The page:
More and more, environmental impact is of concern during large construction projects and regulations are becoming stricter. Currently, the industry works with expensive noise mitigation technologies, explains Verichev. ‘One example are bubble screens. But the bigger the pile, the more the noise spectrum shifts towards lower frequency band. Bubble screens become less effective for longer waves. And at some point, the piles for turbines are simply too big for bubble screens to work properly. But if you take noise and vibrations out of the equation – which Vibrotwist does – you save both time and money, because you need less permits, less equipment and ships. And, on top of that, it is also very important to mention because of the flexibility in shaker’s control parameters, our method allows driving piles to final penetration, which, for example, is not always the case for traditional vibro-hammers.’

Recovering valuable resources stuck in the ground

Resources are increasingly scarce. Currently, it’s pretty hard to get piles out of the ground. The industry practice is to remove soil around a pile below the seabed, to cut the upper part off and leave the rest in the ground. But there’s massive disadvantages to this approach, explains Verichev. ‘You can’t drive a pile at the exact same spot. Which is unfortunate, because a new plot will have to be properly researched to decide what are the optimal configurations for a wind farm and that costs money. And, for instance, the North Sea is not endless… Enormous wind farms are currently created all over the world, but every wind farm will at some point reach it’s end-of-life phase, when turbines will be taken down and respective pile foundations will have to be decommissioned.’

At the same time, massive amounts of steel are left in the ground that could have been recycled. With GDP, those piles could just as well be extracted entirely from the soil, making space for new turbines and bringing back a whole lot more steel than is currently the standard. Currently it’s not mandatory to take piles out, explains Verichev. ‘But when steel prices rise and/or decommission becomes mandatory, that changes the picture. Part of the steel that you take out, can also compensate for the costs that are involved extracting them in the first place. A circular economy is definitely beneficial.’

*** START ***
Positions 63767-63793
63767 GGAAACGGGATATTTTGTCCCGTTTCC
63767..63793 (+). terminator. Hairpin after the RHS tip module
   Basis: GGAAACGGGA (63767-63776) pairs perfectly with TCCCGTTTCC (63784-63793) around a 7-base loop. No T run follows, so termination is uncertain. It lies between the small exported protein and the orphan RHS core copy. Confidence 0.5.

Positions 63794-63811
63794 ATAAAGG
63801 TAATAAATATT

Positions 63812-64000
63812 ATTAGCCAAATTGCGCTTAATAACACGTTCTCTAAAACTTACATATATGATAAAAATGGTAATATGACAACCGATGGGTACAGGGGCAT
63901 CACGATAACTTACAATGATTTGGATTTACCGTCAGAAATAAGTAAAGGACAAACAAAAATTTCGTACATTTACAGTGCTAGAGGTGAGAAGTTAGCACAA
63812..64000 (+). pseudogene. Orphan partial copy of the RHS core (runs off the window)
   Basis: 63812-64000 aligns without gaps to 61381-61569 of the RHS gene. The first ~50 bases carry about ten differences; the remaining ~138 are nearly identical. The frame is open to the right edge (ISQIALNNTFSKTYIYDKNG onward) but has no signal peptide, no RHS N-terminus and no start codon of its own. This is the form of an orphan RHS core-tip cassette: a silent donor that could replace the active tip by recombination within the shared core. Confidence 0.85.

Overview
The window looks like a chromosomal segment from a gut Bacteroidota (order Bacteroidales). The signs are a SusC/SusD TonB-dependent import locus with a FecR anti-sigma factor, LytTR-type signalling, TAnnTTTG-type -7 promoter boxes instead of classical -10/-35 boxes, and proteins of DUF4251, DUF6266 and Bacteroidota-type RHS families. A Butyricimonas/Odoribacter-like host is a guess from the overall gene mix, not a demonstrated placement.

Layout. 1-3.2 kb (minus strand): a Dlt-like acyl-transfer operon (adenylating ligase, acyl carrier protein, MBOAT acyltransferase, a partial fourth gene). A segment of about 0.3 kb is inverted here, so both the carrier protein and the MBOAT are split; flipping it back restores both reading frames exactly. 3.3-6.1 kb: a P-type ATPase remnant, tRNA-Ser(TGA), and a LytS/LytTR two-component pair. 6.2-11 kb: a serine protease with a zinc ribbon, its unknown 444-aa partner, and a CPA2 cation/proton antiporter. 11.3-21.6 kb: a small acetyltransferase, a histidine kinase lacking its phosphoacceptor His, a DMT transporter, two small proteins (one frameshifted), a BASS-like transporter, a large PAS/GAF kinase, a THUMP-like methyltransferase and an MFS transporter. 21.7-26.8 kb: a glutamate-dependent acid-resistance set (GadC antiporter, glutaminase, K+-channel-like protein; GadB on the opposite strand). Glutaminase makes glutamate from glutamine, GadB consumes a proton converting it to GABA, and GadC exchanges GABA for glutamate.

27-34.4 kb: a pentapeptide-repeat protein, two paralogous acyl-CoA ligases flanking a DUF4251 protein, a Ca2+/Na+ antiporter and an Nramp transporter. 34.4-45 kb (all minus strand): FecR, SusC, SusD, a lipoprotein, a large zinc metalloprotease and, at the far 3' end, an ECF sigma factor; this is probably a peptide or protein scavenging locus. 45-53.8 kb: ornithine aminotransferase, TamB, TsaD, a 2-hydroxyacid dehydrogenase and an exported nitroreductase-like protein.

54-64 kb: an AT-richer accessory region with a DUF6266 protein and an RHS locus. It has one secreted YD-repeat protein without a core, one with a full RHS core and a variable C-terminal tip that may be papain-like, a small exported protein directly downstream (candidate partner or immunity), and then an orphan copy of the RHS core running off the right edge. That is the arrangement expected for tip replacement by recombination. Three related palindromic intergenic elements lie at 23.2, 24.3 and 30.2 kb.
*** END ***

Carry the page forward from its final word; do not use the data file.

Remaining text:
From sand to clay and from on-shore to offshore

Vibrotwist is a TU Delft spin-off and Delft Enterprises portfolio company. For onshore, the technology is currently at a Verichev explains that TU Delft currently engaging with industry partners in two projects. The first involves a new full-scale demonstration, but in clay. ‘The previous demonstration was in sand, which is relevant for offshore, since most of, for example, the North Sea, is sand. But on-shore, clay is very prevalent, so it is important to further test on this type of soil too.’

The second project involves a consortium of companies and aims to build a shaker able install piles with 4-6 meters in diameter offshore. Verichev: ‘in this consortium all important players are gathered: machine builders, offshore contractors, subcontractors and wind park developers. We are currently working on securing the funding and this would be a first project, where Vibrotwist will be directly involved.

Traditionally, it’s a conservative, risk averse business, Verichev reflects. ‘I know quite a lot about it – I’ve worked in the industry for almost twenty years. But when you demo this tech, you’re turning heads and creating believers. It happened to me. I couldn’t believe my eyes (or ears) during the first field test. That’s what we’re working toward. Show, don’t tell.’

Verichev counts himself lucky with all the support from TU Delft, Delft Enterprises and the entrepreneurial ecosystem surrounding the university. ‘The NWO and Faculty of Impact initiative have also been a massive help, supporting academics moving into entrepreneurial roles. I truly believe we’re onto something revolutionary here. But it takes time before Vibrotwist will actually turn a profit. It literally makes the difference to have the backing of the university, Delft Enterprises and NWO to be able to do this.’